Review of ‘Utopia’ by Heidi Sopinka

What if Daphne du Maurier’s Rebecca had been set in the 1970s Californian artist community? It might be a little like this unusual novel, which focuses on feminism and creativity with an element of mystery. It follows Paz, a young artist who has replaced Romy, the wife of another artist, Billy. The first wife died from falling from a building at a party and it’s not clear who is responsible or even if Romy is somehow still alive and the fall was performance art. Paz is stepmother to the baby and she’s never quite sure of Billy. The story is about her trying to cope with her choices and carving out a separate identity from Romy.

I liked how the novel is a tribute to the women performance artists and their fight to be regarded as individuals and not as a collective, also their anger at not gaining the same respect as the men. It was an evocative story of desert, drugs and desire, shimmering with heat haze and dripping with sweat. However, there wasn’t as much mystery as the blurb suggested and the plot became more vague after the halfway point. I didn’t like the ending. It was clever but confusing and dull, which negatively influenced my opinion of the whole story.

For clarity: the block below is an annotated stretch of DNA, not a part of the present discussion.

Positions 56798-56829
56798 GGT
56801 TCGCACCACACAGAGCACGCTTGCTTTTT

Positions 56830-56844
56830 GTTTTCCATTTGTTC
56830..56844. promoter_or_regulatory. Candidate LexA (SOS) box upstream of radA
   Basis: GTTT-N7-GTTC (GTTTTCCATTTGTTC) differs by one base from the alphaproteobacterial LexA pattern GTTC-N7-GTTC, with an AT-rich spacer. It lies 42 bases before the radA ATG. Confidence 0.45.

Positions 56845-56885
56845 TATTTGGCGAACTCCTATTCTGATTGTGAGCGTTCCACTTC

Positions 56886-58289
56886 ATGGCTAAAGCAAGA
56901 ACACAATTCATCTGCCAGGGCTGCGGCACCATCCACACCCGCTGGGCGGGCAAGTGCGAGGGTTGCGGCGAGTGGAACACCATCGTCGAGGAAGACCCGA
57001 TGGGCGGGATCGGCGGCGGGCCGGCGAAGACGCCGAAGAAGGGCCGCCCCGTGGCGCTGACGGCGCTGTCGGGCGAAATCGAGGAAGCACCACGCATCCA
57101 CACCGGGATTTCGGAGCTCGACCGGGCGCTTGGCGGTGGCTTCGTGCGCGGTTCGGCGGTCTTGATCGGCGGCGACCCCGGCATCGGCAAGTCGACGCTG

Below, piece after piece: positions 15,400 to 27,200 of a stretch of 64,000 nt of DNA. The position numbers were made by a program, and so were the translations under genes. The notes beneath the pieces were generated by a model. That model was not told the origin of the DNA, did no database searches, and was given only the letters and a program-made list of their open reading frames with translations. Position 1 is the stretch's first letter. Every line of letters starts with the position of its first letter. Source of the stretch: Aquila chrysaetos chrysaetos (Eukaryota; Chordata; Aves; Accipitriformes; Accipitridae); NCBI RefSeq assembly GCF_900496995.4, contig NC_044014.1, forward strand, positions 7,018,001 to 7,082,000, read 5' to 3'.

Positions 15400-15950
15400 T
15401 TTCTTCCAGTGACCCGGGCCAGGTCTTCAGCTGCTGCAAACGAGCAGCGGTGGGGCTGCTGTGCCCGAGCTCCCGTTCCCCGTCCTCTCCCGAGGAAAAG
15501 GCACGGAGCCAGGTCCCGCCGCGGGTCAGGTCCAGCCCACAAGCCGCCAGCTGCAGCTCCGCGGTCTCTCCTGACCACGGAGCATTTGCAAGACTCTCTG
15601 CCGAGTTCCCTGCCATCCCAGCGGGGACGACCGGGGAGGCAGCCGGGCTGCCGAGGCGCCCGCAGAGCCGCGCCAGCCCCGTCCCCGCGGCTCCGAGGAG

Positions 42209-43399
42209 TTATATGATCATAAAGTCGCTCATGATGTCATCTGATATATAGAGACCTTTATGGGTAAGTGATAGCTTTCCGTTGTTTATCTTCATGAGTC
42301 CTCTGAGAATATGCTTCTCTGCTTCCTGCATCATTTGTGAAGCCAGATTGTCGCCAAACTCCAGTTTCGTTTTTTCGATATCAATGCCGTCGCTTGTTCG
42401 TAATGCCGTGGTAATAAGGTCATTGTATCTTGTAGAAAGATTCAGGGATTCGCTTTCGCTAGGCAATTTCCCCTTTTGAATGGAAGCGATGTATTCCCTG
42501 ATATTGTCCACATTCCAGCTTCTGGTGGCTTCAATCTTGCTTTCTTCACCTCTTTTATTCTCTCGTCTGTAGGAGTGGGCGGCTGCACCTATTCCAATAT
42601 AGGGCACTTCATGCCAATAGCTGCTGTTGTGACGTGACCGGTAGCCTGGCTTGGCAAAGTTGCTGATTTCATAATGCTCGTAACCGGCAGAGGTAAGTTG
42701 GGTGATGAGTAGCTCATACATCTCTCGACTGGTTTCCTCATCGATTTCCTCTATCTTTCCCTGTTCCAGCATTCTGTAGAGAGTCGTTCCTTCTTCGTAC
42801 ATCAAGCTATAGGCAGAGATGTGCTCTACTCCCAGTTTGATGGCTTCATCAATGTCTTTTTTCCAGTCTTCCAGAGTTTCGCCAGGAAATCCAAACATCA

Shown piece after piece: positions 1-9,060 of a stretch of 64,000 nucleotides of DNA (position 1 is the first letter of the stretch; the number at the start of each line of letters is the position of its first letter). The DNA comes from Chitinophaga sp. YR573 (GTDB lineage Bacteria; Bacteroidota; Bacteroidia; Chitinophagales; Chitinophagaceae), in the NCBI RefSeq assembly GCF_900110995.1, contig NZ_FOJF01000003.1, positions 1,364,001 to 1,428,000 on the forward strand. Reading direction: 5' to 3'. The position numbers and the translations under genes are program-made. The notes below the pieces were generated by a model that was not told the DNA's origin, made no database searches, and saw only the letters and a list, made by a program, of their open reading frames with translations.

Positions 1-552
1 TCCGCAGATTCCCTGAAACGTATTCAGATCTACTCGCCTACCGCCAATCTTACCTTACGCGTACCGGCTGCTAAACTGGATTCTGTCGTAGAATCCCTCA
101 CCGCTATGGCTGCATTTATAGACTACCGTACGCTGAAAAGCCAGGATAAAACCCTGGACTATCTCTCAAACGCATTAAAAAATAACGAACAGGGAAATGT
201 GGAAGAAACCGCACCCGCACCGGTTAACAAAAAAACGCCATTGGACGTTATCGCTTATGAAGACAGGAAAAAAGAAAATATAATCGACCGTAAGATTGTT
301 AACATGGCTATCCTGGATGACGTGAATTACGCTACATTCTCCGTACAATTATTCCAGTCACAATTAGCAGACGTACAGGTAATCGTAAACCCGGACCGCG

In summary, a novel out of the ordinary which will particularly appeal to readers with an interest in performance art.

Thank you to the publisher Scribe for the advance copy via NetGalley. The book will be published on 11th August.

4 thoughts on “Review of ‘Utopia’ by Heidi Sopinka”

  1. The plot sounds interesting, although it sounds as if the author lost their way with the ending and the story having become vague. No thank you to reading another book featuring performance art, though.

    1. I’m not sure the author lost their way exactly but it just didn’t match the promise of mystery. I would still be interested in reading more performance art novels 😀

  2. It frustrates me when a book doesn’t measure up to its premise. I do think the performance art angle is interesting, but not interesting enough to cover for a failed plot. With all the reading you do–and judging from the first sentence of your post–I bet you’d be great at comps for querying writers!

    1. Thanks! Well I’m quite choosy about the kind of books I read, even though I have a broad taste, so it’s not an encyclopaedic knowledge. A nice thought though. I don’t regret reading this book, it’s very memorable.

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